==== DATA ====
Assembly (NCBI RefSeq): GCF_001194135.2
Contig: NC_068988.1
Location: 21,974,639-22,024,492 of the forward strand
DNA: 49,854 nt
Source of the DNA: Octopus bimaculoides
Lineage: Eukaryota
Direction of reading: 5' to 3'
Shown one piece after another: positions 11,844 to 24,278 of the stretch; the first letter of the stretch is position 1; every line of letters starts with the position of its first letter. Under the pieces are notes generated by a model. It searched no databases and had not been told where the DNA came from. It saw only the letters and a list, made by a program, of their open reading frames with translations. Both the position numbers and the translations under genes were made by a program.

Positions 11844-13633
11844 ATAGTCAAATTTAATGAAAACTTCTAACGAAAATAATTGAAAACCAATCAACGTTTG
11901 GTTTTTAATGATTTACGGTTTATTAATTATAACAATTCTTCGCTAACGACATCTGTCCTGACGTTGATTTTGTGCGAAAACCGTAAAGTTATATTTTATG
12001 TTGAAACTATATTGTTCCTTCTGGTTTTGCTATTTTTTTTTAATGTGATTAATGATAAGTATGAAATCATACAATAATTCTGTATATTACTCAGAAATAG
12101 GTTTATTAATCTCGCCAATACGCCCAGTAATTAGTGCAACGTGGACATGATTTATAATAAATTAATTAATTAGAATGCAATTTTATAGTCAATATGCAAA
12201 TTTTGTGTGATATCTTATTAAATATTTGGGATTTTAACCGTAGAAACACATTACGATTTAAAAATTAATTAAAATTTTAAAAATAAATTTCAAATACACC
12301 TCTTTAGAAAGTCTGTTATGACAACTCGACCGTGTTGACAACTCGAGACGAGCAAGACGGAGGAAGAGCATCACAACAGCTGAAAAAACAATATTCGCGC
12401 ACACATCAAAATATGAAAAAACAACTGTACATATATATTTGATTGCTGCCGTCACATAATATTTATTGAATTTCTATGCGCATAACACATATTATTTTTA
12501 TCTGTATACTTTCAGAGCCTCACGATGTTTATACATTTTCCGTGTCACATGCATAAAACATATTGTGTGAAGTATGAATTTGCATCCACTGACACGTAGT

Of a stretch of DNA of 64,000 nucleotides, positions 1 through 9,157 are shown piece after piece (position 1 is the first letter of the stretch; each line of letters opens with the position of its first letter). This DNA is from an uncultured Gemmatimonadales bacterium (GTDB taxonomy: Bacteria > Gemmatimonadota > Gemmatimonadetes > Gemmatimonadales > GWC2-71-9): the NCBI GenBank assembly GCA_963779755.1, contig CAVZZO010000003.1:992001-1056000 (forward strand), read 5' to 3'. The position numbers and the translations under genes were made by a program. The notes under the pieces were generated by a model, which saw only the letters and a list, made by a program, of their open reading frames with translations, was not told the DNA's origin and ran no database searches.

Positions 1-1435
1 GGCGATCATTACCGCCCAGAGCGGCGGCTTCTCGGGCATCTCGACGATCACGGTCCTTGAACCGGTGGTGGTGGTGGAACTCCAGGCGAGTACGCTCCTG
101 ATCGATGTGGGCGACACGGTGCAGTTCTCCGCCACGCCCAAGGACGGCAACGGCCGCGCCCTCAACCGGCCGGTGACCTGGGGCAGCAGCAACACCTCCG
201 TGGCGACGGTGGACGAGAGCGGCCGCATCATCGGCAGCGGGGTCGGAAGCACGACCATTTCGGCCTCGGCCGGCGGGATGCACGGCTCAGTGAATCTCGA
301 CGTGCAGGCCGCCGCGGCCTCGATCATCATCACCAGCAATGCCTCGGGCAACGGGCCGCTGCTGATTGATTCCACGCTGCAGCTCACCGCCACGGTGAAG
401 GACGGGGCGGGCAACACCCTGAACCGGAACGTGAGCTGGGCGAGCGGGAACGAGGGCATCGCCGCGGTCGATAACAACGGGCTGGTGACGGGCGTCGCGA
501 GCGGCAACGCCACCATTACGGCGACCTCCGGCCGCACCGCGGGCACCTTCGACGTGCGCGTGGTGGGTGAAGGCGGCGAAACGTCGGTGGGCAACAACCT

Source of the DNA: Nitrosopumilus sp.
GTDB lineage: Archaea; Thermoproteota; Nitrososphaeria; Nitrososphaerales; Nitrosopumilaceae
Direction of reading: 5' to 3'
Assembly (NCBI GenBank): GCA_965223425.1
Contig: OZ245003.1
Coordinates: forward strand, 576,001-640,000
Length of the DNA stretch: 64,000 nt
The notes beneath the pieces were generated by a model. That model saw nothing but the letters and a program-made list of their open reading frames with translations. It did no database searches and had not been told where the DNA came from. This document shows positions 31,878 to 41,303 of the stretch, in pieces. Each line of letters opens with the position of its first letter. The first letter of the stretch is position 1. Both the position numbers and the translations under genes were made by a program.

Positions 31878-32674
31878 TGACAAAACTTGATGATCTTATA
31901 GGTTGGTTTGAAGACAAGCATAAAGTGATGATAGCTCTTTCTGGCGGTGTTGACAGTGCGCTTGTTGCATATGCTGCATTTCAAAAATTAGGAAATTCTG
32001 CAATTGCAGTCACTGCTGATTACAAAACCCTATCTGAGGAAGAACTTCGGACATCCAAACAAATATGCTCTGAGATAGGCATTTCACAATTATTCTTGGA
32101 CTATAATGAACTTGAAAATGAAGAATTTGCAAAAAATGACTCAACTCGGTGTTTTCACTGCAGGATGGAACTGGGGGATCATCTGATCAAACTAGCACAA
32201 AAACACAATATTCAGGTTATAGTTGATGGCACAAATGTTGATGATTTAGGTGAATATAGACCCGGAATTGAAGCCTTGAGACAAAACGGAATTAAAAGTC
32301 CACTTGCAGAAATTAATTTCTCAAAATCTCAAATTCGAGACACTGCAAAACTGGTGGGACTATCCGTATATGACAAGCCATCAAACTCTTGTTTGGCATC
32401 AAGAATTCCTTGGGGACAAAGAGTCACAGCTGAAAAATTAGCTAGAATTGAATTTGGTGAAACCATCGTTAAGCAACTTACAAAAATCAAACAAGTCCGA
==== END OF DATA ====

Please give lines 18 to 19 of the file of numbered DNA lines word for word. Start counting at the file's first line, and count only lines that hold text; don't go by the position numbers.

Of a stretch of DNA of 64,000 nucleotides, positions 1 through 9,157 are shown piece after piece (position 1 is the first letter of the stretch; each line of letters opens with the position of its first letter). This DNA is from an uncultured Gemmatimonadales bacterium (GTDB taxonomy: Bacteria > Gemmatimonadota > Gemmatimonadetes > Gemmatimonadales > GWC2-71-9): the NCBI GenBank assembly GCA_963779755.1, contig CAVZZO010000003.1:992001-1056000 (forward strand), read 5' to 3'. The position numbers and the translations under genes were made by a program. The notes under the pieces were generated by a model, which saw only the letters and a list, made by a program, of their open reading frames with translations, was not told the DNA's origin and ran no database searches.

Positions 1-1435